When I was about seven years old, my best friend found a new best friend. It was life-altering at the time, although I probably never said a word. I felt deeply alone for the first time in my short life. Lost without a friend to act as a mirror. Because I didn't yet know that I was meant to be my own mirror. When I read this mom's post about her 5-year-old daughter losing her best friend, it really struck a chord with me. Because it's so easy to brush off the very real, deep connection of a childhood friendship and the loneliness that can descend when it ends. I'm so glad Allison Kimmey chose a different path with her daughter. A path that, while acknowledging the sadness of losing a friend, will lead her towards something infinitely more important.
Mom of two Allison Kimmey took to Instagram earlier this week to share a story about her 5-year-old daughter Cambelle. It seems little Cambelle was in tears when Kimmey picked her up from a party because her best friend had moved on to find a new best friend of her own. And Kimmey decided to take the bull by the horns and have a heart-to-heart with her daughter about the most valuable friendship any person can have; with themselves.
Kimmey shared her conversation with Cambelle on Instagram, where she explained that she would have friends all her life. Some would stay and some might leave:
But there is one person that you spend every second of the day with. You have sleepovers with her every night. You do her hair, she does your makeup. She dances with you, she does art with you, she swims with you, she giggles with you and she cries with you. Do you know who I am talking about?
You! You are the person that you spend the most time with, forever, and it is important to remember that you always have a best friend in yourself.
At the end of the day, Kimmey explained to her daughter, the best gift a person can give themselves is to be their own best friend. And as she explained in her Instagram post:
When I had this conversation with my daughter it was also a reminder to myself. There’s so many things to achieve and people to compare ourselves to. There’s so many ways in which we can feel we are lacking or not good enough. And there are countless times we put our worth into relationships with others and the love we receive from THEM.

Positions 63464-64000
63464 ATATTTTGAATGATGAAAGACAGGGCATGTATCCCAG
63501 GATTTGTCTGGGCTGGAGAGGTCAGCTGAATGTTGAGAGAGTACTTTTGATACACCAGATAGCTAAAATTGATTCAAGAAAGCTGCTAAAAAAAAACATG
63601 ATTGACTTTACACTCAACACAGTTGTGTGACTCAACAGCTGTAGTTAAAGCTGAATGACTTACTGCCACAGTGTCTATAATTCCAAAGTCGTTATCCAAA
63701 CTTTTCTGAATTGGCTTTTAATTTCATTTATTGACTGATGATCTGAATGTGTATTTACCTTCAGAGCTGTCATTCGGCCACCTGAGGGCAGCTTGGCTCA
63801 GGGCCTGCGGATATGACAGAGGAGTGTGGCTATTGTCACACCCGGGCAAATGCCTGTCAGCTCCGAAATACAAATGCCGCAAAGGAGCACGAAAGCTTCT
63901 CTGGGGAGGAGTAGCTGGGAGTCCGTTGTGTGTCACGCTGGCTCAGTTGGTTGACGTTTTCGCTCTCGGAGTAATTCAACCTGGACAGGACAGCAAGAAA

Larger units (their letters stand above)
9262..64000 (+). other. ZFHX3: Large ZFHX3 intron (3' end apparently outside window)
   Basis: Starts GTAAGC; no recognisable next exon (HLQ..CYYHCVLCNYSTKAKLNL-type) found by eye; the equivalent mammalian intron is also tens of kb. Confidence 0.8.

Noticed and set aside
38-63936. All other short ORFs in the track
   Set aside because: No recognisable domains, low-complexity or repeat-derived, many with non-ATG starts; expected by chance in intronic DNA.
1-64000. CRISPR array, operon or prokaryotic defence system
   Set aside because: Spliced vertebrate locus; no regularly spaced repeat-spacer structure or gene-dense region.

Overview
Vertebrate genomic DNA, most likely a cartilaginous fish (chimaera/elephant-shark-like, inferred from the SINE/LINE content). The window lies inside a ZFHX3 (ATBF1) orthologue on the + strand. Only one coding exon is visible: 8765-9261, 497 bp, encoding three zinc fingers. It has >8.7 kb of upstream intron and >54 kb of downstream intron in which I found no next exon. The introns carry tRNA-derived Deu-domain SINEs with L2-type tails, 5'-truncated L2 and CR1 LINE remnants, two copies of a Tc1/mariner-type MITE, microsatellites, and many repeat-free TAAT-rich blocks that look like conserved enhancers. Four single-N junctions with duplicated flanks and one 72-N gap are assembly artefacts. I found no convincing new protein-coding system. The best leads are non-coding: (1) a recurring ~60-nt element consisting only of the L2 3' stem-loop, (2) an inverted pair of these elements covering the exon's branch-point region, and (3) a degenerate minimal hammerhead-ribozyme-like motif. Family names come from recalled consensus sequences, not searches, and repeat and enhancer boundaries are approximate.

Kimmey's post has been met with gratitude from people who needed a gentle reminder that they can be their own best friend as well. Followers posted messages that read:
We have to remember this every single day! Our kids learn from us how to love, care and stand up for themselves and the only way they learn it is from watching their parents.
Thank you. Thank you. Thank you. This spoke volumes to me as a Mum to two gorgeous girls myself this was what I needed to read. 💕🙏🏼
I needed this today. I've been dealing with a very difficult, narcissistic person and it's been stressful.
Kimmey told Romper that she grew up as an only child, and because of this:
I found it very difficult to make friends. I spent MANY hours at home, by myself. It was my LEAST favorite thing to do. I spent so much time on trying to make others like me, when I didn’t even take the time to learn to like myself. Healing my own inner little girl has always been part of my mission and why I do what I do. I know that we can all find healing as we grow older and wiser, but my deepest desire is to help raise a generation that does not need to recover from their circumstances, but thrives in love, empathy, and conviction in who they are. There are many instances each week that I can use as learning moments, and this was one. When you are dedicated to not repeating the past, every second counts!
It's not easy to be your own best friend, especially when we live in a culture that glorifies self-doubt and self-recrimination. We can spend so much time giving voice to our inner critics that it can be hard to feel genuine love for ourselves.
This conversation Kimmey had with her daughter is one that works for every adult as well. It acts as a timely reminder that it's ok to actually love yourself instead of waiting to find out your value through someone else's lens.